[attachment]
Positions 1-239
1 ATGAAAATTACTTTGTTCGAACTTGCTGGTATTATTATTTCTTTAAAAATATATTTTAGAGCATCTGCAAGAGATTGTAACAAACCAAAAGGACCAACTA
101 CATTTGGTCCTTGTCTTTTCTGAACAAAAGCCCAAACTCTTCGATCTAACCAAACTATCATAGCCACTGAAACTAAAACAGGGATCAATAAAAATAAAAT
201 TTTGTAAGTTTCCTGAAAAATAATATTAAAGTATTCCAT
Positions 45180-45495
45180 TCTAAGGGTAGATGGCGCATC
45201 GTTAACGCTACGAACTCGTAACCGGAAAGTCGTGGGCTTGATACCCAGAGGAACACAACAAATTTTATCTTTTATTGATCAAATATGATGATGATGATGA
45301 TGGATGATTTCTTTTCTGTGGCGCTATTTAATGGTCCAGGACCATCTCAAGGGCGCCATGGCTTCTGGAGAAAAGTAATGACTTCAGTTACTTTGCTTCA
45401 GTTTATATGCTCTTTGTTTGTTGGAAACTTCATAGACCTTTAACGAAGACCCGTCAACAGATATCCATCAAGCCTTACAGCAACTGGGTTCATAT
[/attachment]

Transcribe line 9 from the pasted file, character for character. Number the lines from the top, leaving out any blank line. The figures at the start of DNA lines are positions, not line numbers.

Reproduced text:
45401 GTTTATATGCTCTTTGTTTGTTGGAAACTTCATAGACCTTTAACGAAGACCCGTCAACAGATATCCATCAAGCCTTACAGCAACTGGGTTCATAT